• In a California Desert, Sheriff’s Deputies Settle Schoolyard Disputes. Black Teens Bear the Brunt.

        Barron Gardner, a high school history teacher in Southern California’s Antelope Valley, stared down Los Angeles County Sheriff’s Department deputies during an online meeting in April, trying to keep his composure.

        Gardner, 41, had become a reluctant spokesperson for a growing movement, driven primarily by Black and Latino residents, to get LASD deputies off school campuses. His wife, a nurse, worried about the repercussions for their family. What if he lost his job? What if he became a target of discrimination or worse? After all, this valley at the western edge of the Mojave Desert, population roughly 500,000, has a long history of racial tension, including white supremacist attacks on Black community members.

      • Diary Entry: Handling the Truth of Cuba

        Sometimes it seems what Ellsberg tells us is lost in the celebrity of his giving some back to The Man.

        Of course, the other thing probably worth remembering — well, it’s right there in the title — Ellsberg planned nuclear wars — and, being so goddamned clever, was probably good at it, and, indeed, may well have been the archetypal Master of War that the Bard from Duluth, in his famous song, spat on his grave. Who knows, he doesn’t say, but maybe the Big E was influenced by the Big D.  Our romantic hearts want it to be so; so there it is.  We wanted Dylan to be our savior, but, when he wouldn’t be, some of us Lefties called him “a Jew.” He went from Jesus to “Judas” in one breath — talk about self-loathing Jews. He’s reborn now and beyond the fray — Hey! —

      • The Names You’ll Never Know

        Within two weeks, a New York Times investigation would dismantle that official narrative. Seven days later, even the Pentagon admitted it. Instead of killing an ISIS suicide bomber, the United States had slaughtered 10 civilians: Zemari Ahmadi, a longtime worker for a U.S. aid group; three of his children, Zamir, 20, Faisal, 16, and Farzad, 10; Ahmadi’s cousin Naser, 30; three children of Ahmadi’s brother Romal, Arwin, 7, Benyamin, 6, and Hayat, 2; and two 3-year-old girls, Malika and Somaya.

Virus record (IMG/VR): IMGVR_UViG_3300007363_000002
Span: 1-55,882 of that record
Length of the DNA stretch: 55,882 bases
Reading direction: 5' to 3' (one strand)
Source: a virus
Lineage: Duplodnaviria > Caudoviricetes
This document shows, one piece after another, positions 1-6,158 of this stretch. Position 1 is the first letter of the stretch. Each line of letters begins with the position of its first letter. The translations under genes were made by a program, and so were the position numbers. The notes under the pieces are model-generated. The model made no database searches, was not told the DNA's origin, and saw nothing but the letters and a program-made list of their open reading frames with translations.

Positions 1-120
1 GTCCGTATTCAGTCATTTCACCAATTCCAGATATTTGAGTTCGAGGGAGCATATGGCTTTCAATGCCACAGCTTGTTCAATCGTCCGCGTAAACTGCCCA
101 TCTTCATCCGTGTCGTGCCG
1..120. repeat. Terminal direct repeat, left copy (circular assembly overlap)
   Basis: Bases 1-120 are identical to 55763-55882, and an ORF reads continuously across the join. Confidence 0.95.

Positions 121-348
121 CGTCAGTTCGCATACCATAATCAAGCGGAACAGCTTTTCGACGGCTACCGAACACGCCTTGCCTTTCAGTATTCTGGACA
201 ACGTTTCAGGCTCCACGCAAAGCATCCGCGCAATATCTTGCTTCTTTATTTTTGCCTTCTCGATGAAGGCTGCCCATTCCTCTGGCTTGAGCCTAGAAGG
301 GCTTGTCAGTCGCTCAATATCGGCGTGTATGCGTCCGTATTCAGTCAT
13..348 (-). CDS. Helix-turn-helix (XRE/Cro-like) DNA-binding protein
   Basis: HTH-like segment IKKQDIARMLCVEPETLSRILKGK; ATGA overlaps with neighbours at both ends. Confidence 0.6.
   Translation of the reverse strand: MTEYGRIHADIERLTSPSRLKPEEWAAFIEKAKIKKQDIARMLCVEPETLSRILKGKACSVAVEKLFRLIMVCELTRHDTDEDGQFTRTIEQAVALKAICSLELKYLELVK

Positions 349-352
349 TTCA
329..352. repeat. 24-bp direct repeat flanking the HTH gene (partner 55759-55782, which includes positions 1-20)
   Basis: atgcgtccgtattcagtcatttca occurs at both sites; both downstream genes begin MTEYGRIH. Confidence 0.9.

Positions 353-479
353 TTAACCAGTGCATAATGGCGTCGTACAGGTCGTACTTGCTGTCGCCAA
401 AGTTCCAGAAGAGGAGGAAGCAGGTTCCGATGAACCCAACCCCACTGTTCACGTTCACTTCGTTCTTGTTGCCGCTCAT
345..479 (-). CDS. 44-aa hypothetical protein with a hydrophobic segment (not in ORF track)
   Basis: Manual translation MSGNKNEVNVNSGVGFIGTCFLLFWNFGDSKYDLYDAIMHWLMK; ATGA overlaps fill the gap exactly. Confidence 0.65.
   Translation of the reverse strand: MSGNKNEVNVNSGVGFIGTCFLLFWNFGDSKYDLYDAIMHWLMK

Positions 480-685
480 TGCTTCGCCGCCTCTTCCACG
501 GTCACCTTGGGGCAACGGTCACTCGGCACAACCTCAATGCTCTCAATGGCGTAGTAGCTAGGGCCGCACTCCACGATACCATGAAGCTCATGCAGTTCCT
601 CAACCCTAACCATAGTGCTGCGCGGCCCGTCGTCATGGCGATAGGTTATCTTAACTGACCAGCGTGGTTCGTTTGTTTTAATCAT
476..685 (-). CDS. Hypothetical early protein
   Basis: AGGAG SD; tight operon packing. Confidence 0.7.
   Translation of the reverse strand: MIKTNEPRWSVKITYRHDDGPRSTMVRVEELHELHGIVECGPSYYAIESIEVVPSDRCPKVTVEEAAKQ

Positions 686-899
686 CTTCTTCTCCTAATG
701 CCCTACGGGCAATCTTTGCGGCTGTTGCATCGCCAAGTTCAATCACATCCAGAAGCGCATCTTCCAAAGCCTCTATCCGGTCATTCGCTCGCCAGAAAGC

The names of the dead from the Kabul strike are as important as they are rare. So many civilians have been obliterated, incinerated, or — as in the August 29th attack — “shredded” in America’s forever wars. Who in the United States remembers them? Who here ever knew of them in the first place? Twenty years after 9/11, with the Afghan War declared over, combat in Iraq set to conclude, and President Joe Biden announcing the end of “an era of major military operations to remake other countries,” who will give their deaths another thought?

    • Environment

      • Wildlife/Nature

        • Over 20 Newly Extinct Species in US Offer ‘Sobering Reminder’ of Humanity’s Wreckage

          Twenty-three species should be declared extinct, U.S. officials said Wednesday—a fate that conservation advocates warn could await hundreds of other species barring immediate efforts to protect them.

          “If we do nothing to address climate change and the growing biodiversity crisis,” tweeted the National Audubon Society, “today’s announcement will pale in comparison to the future we face.”

    • Finance

      • Opinion | Now Is the Time, Finally, for Congress to Stand Up for Working Families

        We live in an unprecedented moment as our country faces enormous crises including Covid-19, climate change, attacks on democracy, income and wealth inequality, and the multi-decade decline of the American middle class.

      • What is To Be Done About Work?

        In the midst of this national uproar about new job hazards and workplace rules, three authors—Jamie McCallum, Sarah Jaffe, and Eyal Press– have published important books that examine work and its discontents, in pre-pandemic form. The questions they raise and arguments they make about job satisfaction, inadequate compensation, long hours, and morally injurious employment are a good starting point for post-Covid campaigning for fundamental changes in how work is organized, directed, and externally regulated.